9/11 World Trade Center Beam, Jacksonville
The monument honors the connection between the 343 New York City firefighters who lost their lives on September 11, 2001 and the Marines who fought during the conflict in Iraq in 2003. A low granite marker contains a bronze plaque with the commemoration, connecting the "leather helmets" (the firefighters) with the "leathernecks" (the Marines). A bas-relief image of firefighters raising the American flag at Ground Zero is displayed on the bottom left side of the plaque. The right side of the plaque depicts Marines engaged in the same act of flag-raising, with a bas-relief of the iconic image of Marines raising the flag over Iwo Jima. A portion of a steel beam recovered from the World Trade Center rests on the top of the stone, as it slants to the ground, giving the memorial an abstract form and an overwhelming feeling of weight.
Steel Beam From World Trade Center / Dedicated July 4, 2003 / Presented by The Fire Family Transport Foundation of the NYC Fire Department / For the 343 Firefighters who fought a Battle in New York City on Semptember 11, 2001 / To the Marines who honored them on the Battlefields of Iraq in the Spring of 2003 / Gone but not forgotten. / Leather Helmets Leathernecks / Semper Fidelis
Lejeune Memorial Gardens
July 3, 2003 and July 4, 2003
34.747100 , -77.414100 View in Geobrowse
"Lejeune Memorial Gardens," Official site of the City of Jacksonville, North Carolina, (accessed January 15, 2014) Link
Associated Press. "Trade Center Beam begins trip to N.C.," Herald-Journal (Spartansburg, SC), July 5, 2003.
Associated Press. "Trade Center beam begins journey," The News & Observer (Raleigh, NC), July 4, 2003.
Burns, Sarah E. [1st Lt.]. "Lejeune Memorial Gardens keep history alive," News, The Official Website of the United States Marine Corps, September 11, 2013, (accessed October 17, 2013) Link
Cpl. Wright, Jonathan G. "10th Anniversary of 9/11: Mourning those lost, ensuring they are never forgotten," Marines. The official website of the United States Marine Corps, September 11, 2011 (accessed January 15, 2014) Link
Lance Cpl. Barrera, Victor A. "9/11 observance to be held at memorial," Globe, Landmark Military Newspapers of North Carolina, Jacksonville, NC., September 9, 2010, (accessed January 15, 2014) Link
Scranton, Ryan S. [Cpl.]. "Fire department donates World Trade Center I-beam to base," News, The Official Website of the United States Marine Corps, June 27, 2003, (accessed October 17, 2013) Link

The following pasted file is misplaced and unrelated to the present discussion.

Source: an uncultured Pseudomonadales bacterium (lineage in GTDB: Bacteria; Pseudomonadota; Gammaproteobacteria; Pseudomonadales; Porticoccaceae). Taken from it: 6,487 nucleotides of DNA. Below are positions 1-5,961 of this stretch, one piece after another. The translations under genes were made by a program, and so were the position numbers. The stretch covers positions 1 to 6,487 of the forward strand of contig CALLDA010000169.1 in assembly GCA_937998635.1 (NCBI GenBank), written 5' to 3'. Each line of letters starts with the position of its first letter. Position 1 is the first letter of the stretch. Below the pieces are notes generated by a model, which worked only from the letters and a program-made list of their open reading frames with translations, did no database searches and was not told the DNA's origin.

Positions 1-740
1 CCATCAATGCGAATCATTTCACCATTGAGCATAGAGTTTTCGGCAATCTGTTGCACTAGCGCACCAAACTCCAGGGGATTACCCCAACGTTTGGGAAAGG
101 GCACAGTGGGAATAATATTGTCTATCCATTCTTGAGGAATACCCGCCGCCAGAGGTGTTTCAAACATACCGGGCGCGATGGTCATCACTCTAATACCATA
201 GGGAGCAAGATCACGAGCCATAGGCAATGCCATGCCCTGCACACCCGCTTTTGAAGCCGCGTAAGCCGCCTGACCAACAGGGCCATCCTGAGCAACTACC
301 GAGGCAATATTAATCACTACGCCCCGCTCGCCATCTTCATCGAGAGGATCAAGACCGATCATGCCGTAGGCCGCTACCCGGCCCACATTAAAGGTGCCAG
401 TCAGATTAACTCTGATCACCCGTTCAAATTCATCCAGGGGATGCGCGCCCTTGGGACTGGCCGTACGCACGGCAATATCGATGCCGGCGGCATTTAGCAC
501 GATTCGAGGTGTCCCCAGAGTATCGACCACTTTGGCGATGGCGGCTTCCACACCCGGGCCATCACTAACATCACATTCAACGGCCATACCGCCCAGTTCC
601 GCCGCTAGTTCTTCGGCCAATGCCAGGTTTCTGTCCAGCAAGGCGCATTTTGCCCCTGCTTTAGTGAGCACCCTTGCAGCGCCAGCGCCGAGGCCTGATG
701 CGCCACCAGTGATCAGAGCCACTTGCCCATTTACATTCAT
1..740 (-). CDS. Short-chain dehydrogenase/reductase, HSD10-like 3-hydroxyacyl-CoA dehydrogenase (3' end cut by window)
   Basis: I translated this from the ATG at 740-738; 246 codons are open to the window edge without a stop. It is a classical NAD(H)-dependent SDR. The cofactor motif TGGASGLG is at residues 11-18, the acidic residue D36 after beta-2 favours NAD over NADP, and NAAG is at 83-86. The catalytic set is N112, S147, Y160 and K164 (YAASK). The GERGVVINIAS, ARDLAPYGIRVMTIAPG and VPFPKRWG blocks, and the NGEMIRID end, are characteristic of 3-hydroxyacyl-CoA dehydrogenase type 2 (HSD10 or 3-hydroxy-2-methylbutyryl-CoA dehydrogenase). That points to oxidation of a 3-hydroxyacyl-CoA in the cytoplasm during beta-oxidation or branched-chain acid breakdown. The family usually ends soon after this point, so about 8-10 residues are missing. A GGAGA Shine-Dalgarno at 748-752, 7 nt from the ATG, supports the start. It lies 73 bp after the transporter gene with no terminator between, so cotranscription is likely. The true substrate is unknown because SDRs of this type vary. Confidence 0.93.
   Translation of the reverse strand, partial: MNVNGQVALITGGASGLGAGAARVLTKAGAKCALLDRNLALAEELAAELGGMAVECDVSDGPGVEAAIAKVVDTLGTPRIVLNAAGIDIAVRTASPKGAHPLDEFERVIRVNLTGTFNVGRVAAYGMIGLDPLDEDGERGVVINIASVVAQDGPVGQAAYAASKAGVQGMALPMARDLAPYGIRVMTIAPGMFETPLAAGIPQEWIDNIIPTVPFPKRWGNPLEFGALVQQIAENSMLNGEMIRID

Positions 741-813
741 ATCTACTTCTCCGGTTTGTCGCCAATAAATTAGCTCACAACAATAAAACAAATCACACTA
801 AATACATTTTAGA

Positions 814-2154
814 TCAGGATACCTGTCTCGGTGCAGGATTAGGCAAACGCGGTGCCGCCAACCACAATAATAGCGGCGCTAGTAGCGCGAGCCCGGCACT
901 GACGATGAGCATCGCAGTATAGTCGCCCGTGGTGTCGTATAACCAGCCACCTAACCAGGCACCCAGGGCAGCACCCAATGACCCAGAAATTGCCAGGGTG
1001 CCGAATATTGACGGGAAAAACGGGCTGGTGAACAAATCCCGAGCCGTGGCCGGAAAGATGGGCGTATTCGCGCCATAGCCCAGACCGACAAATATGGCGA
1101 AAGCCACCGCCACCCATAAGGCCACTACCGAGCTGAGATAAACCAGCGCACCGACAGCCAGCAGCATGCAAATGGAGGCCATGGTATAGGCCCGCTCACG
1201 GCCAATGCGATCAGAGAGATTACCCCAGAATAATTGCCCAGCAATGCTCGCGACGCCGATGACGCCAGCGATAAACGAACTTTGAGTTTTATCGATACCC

Voice of America. "World Trade Center Beam Goes to Marine Corps Base -- 2003-07-04," News, (accessed October 17, 2013) Link
Granite and bronze marker, steel beam from the World Trade Center
Fire Family Transport Foundation of the New York City Fire Department
The beam was dedicated on a rainy July 3, 2003 in New York City in front of the New York Stock Exchange. It was blessed by Father Chris Keenan, Chaplain of the Fire Department of New York City (FDNY) before beginning its trip to North Carolina. Bagpipers played the Marine Corps anthem for the beam's sendoff. Members of the FDNY presented the beam to the Marine Corps Base and II Marine Expeditionary commanding generals in a ceremony at W. P. T. Hill Field at Camp Lejeune the following day, July 4, 2003.
Funds were collected by North Carolina residents, including service personnel and civilians, for donation to the Fire Family Transport Foundation in New York City following 9/11. The FDNY donated the beam in honor of the generosity of this aid and the extreme sacrifices made by service personnel from Camp Lejeune in the Iraqi conflict and the war on terrorism. The beam was escorted to North Carolina by several hundred FDNY firefighters who were given tours of the base and weapons demonstrations during their visit. The FDNY also presented a leather firefighter's helmet to the base.
The memorial is located in the Lejeune Memorial Gardens near the gates of Camp Johnson in Jacksonville. The Gardens are located within a triangular area bounded by Lejeune Boulevard, Montford Landing Road, and Highway 17.
The memorial and surrounding gardens have been the site of annual Patriot Day services since 2006.